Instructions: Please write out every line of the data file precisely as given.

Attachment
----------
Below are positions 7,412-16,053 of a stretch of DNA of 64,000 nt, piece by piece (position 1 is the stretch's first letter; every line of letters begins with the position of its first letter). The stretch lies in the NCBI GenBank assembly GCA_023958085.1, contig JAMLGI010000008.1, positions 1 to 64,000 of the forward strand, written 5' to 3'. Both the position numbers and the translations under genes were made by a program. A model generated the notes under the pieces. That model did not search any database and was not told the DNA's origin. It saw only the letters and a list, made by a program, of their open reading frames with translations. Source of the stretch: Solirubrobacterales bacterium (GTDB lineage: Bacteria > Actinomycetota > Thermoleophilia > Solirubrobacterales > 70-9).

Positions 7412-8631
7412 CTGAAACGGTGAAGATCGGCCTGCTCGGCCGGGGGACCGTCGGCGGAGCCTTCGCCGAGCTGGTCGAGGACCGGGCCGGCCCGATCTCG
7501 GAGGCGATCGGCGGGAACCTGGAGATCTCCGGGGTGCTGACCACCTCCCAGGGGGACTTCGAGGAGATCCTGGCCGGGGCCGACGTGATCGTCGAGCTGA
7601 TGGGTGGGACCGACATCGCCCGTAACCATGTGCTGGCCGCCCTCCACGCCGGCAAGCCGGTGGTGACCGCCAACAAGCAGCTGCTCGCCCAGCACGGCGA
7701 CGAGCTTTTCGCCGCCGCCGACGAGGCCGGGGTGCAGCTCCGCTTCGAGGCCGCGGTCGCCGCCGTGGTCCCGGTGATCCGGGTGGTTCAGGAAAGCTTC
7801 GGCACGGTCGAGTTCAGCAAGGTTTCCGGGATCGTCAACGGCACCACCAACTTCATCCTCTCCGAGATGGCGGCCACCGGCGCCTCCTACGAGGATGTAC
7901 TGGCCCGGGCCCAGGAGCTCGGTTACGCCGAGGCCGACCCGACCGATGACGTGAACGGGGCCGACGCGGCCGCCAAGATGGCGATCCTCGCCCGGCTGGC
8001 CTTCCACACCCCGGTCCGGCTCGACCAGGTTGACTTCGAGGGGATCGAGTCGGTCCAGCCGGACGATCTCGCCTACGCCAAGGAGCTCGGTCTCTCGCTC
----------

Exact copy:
Below are positions 7,412-16,053 of a stretch of DNA of 64,000 nt, piece by piece (position 1 is the stretch's first letter; every line of letters begins with the position of its first letter). The stretch lies in the NCBI GenBank assembly GCA_023958085.1, contig JAMLGI010000008.1, positions 1 to 64,000 of the forward strand, written 5' to 3'. Both the position numbers and the translations under genes were made by a program. A model generated the notes under the pieces. That model did not search any database and was not told the DNA's origin. It saw only the letters and a list, made by a program, of their open reading frames with translations. Source of the stretch: Solirubrobacterales bacterium (GTDB lineage: Bacteria > Actinomycetota > Thermoleophilia > Solirubrobacterales > 70-9).

Positions 7412-8631
7412 CTGAAACGGTGAAGATCGGCCTGCTCGGCCGGGGGACCGTCGGCGGAGCCTTCGCCGAGCTGGTCGAGGACCGGGCCGGCCCGATCTCG
7501 GAGGCGATCGGCGGGAACCTGGAGATCTCCGGGGTGCTGACCACCTCCCAGGGGGACTTCGAGGAGATCCTGGCCGGGGCCGACGTGATCGTCGAGCTGA
7601 TGGGTGGGACCGACATCGCCCGTAACCATGTGCTGGCCGCCCTCCACGCCGGCAAGCCGGTGGTGACCGCCAACAAGCAGCTGCTCGCCCAGCACGGCGA
7701 CGAGCTTTTCGCCGCCGCCGACGAGGCCGGGGTGCAGCTCCGCTTCGAGGCCGCGGTCGCCGCCGTGGTCCCGGTGATCCGGGTGGTTCAGGAAAGCTTC
7801 GGCACGGTCGAGTTCAGCAAGGTTTCCGGGATCGTCAACGGCACCACCAACTTCATCCTCTCCGAGATGGCGGCCACCGGCGCCTCCTACGAGGATGTAC
7901 TGGCCCGGGCCCAGGAGCTCGGTTACGCCGAGGCCGACCCGACCGATGACGTGAACGGGGCCGACGCGGCCGCCAAGATGGCGATCCTCGCCCGGCTGGC
8001 CTTCCACACCCCGGTCCGGCTCGACCAGGTTGACTTCGAGGGGATCGAGTCGGTCCAGCCGGACGATCTCGCCTACGCCAAGGAGCTCGGTCTCTCGCTC